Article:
UDP-TFTP 2398 0.0 3 62 0.0 13.4 69.5
UDP-DNS 12875077 90.7 2 110 195.4 5.4 43.6
UDP-other 1489072 10.4 30 293 321.8 28.5 68.7
ICMP 665771 4.6 13 259 62.8 75.5 66.8
IGMP 5144 0.0 18 278 0.6 82.4 64.3
IPINIP 4450 0.0 933 377 29.2 166.7 61.0
IP-other 2693 0.0 11 136 0.2 80.8 65.7
Total: 58381400 411.3 20 227 8579.4 0.0 0.0

I would say that these two different sets of statistics are roughly consistent.
(Note that neither one represents a lot of data. The FIX West data is only
over 15 minutes and Sean's was over the major part of a day.)

Note the small number of packets per flow for WWW and FTP in Sean's data,
from 10 to 15 for each flow. I don't understand the 78 bytes/pkt for FTP,
[Robert Elz points out I'm looking at the FTP control channel. duh.] but the
WWW bytes/pkt of 247 [and the FTPD bytes/pkt of 345] are roughly consistent
with the packet distribution of 30% at 40 bytes and 22% at 552. If I average
40 and 552 I get 296, near to 247. It's rough, but sensible.

With all appropriate caveats about the limited sample size, the majority of
the TCP flows are WWW or FTP file transfers with a data payload of about 512
bytes (from the Claffy/Scharf data) and a total number of packets about 15
(from Sean's data). If I assume it takes 2 empty packets to open the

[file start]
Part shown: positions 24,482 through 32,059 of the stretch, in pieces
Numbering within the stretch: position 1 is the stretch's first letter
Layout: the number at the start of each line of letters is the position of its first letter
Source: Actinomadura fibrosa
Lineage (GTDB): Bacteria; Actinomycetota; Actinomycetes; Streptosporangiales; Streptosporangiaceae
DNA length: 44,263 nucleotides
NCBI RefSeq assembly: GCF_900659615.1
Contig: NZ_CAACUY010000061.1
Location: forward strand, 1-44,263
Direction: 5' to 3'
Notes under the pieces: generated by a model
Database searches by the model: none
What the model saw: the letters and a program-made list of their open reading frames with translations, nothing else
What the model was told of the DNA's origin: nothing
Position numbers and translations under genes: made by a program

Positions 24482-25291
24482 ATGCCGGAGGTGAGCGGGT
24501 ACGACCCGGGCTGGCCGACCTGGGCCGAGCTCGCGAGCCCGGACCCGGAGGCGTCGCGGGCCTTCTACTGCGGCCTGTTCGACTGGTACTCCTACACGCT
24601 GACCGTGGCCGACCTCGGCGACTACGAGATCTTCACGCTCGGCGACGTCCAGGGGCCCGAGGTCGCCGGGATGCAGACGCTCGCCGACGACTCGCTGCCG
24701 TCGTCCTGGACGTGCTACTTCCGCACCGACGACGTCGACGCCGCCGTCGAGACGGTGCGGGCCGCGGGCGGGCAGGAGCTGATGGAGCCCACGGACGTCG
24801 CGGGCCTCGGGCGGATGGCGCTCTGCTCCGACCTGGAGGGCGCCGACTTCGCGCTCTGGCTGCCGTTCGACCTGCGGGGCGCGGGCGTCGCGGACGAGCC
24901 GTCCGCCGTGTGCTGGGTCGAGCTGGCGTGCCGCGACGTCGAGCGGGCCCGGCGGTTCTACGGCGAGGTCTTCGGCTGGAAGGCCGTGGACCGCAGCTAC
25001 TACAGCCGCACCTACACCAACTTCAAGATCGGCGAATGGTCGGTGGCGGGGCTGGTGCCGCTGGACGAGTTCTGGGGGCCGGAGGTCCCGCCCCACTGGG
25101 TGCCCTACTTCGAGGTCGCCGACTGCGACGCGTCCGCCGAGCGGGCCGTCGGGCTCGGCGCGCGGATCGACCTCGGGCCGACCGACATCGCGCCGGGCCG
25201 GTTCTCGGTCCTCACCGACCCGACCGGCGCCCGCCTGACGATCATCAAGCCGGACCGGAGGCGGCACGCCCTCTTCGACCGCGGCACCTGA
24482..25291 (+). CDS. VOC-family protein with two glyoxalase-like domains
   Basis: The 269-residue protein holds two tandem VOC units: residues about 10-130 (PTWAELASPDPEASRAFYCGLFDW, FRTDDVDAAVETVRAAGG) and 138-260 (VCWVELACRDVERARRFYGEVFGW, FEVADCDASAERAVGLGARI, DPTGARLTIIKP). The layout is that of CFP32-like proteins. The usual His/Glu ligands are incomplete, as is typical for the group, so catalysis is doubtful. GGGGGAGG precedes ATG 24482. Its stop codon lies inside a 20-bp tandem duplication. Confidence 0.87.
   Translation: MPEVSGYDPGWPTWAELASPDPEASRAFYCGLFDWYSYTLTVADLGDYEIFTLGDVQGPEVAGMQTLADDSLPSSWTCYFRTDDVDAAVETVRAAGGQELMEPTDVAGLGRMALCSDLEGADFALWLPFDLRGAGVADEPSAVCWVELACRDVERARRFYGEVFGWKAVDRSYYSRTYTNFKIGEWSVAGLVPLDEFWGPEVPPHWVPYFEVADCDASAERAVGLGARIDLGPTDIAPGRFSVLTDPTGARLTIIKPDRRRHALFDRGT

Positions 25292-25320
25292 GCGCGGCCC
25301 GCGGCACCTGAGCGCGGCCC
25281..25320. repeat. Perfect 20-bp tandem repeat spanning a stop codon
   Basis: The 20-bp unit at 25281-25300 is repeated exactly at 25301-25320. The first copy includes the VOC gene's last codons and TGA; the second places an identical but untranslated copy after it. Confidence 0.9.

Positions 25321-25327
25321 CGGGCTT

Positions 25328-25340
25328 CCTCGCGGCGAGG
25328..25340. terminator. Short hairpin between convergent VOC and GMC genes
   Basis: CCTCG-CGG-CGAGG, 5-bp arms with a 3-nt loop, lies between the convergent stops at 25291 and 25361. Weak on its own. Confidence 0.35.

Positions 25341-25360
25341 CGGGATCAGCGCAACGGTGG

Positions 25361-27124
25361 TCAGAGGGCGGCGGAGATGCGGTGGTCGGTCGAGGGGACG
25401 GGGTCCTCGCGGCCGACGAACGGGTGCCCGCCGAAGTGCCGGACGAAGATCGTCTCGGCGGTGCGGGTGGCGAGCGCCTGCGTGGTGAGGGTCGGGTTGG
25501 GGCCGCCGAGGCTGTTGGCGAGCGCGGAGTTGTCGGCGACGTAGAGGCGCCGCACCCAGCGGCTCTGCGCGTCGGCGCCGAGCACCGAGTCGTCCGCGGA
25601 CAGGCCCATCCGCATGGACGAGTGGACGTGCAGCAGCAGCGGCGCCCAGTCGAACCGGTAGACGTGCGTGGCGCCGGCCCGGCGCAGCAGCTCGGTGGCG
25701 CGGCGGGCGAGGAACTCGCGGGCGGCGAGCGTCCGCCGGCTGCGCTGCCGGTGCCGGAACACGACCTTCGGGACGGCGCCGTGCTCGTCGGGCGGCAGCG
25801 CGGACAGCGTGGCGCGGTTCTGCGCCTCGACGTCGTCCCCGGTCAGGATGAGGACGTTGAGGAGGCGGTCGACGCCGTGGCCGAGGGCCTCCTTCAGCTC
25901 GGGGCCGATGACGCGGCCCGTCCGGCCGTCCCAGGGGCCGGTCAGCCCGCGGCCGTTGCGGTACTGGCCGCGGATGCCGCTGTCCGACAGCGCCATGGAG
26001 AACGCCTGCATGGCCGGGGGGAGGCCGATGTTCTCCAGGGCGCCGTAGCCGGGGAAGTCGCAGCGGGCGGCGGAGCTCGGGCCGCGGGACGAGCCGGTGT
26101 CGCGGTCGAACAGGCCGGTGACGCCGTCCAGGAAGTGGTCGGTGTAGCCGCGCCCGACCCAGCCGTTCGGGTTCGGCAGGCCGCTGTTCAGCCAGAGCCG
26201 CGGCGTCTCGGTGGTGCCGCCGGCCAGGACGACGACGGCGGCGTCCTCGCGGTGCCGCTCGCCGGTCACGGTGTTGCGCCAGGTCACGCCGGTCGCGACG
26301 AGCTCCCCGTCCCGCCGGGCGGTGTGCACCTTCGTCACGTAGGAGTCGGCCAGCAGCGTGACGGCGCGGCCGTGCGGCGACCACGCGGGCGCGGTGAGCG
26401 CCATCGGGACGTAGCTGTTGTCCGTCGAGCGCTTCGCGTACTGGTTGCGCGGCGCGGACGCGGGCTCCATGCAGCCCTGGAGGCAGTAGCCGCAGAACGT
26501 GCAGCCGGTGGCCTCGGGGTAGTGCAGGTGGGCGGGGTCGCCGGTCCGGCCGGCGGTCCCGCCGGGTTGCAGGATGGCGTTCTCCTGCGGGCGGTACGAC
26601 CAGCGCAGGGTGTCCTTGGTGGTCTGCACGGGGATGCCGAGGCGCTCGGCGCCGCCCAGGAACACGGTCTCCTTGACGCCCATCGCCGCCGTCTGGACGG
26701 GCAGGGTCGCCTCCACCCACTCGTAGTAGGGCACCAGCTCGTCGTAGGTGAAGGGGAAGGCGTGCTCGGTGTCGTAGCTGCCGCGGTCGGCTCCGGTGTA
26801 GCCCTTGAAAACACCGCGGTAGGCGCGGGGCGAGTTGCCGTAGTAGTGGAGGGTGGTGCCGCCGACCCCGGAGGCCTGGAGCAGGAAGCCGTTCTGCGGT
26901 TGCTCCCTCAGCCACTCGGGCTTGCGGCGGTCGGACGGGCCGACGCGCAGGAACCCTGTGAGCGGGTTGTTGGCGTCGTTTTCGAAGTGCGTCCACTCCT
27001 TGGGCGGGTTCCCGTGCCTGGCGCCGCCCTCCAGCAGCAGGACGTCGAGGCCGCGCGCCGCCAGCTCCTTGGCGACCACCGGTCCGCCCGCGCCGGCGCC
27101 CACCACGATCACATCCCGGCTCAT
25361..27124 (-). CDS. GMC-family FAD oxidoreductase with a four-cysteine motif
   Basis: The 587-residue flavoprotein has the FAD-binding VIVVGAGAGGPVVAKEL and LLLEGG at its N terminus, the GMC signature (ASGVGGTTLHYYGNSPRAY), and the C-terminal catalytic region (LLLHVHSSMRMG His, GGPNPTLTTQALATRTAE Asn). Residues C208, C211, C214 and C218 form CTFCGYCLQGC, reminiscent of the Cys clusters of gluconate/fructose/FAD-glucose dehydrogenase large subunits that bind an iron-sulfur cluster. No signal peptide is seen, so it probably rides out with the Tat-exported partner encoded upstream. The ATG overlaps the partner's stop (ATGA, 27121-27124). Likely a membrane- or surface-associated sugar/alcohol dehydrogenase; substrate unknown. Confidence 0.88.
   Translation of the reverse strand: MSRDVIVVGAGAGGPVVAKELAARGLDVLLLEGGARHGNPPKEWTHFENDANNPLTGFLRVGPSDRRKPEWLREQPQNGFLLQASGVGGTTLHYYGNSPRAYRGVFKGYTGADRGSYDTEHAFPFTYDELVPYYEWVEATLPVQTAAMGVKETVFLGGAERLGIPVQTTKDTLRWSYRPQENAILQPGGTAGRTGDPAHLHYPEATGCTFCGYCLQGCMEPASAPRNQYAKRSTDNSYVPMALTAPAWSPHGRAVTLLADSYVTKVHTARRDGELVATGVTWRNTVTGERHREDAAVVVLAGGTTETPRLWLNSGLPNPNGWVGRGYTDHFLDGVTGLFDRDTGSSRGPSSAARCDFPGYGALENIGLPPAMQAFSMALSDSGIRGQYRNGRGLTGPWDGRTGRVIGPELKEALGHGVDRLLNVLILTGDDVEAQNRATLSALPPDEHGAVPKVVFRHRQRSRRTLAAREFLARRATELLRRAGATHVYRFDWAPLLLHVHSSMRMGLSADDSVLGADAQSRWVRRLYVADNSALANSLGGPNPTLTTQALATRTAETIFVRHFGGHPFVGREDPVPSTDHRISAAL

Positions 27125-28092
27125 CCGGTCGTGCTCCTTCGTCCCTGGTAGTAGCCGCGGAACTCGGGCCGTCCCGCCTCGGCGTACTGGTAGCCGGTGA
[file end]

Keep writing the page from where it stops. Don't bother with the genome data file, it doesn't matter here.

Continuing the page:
connection, 6 packets of data, 5 ACKs back, and 2 more empty packets to
close, then we have a file size of about 6*512 or 3100 bytes. [I could be
off on those counts, but not by much.]

Therefore, the average or most common Web/FTP file size transferred is about
3000 bytes. Simon Spero's trace analysis of an HTTP page load (available at
the W3C web site) is remarkably similar.

All in all, these three data sources (Claffy/Scharf, Doran, Spero) seem
relatively consistent. An overwhelming amount of the flows in the Internet
seem to be small file transfers, the TCP payload for this traffic is mostly
<=512 bytes, when it could easily be <=1460 bytes. And slow start adds at
least one extra RTT to each transfer that might be avoided if the payloads
were 1460 instead of 512.

Would there be any improvement if hosts used path MTU discovery, or would it
add up to about the same thing? I'm not sure whether you can do path MTU
discovery at the same time you are starting a TCP session or whether, as is
more likely, it is a separate process and uses an RTT or more before
starting the TCP session.

Now, is there more data to bolster or refute these conclusions? I've done
what I can with what I've found, but there just isn't much data to go on
anymore. But I think it is pretty consistent with the view that a lot of the
traffic is WWW TCP sessions of a few kilobytes. Would you agree? Would path
MTU discovery help or could we all just informally set the Internet default
MTU up to 1500 bytes [as John Hawkinson suggested on big-internet] and
suffer a few fragmented slow speed links. Are most PPP MTUs set at the
default 1500 or no?


(Please note that as far as I know neither Kim nor Jerry have published
anything from this data, so don't bug them for information or hold them
responsible in any way for what I did with it.)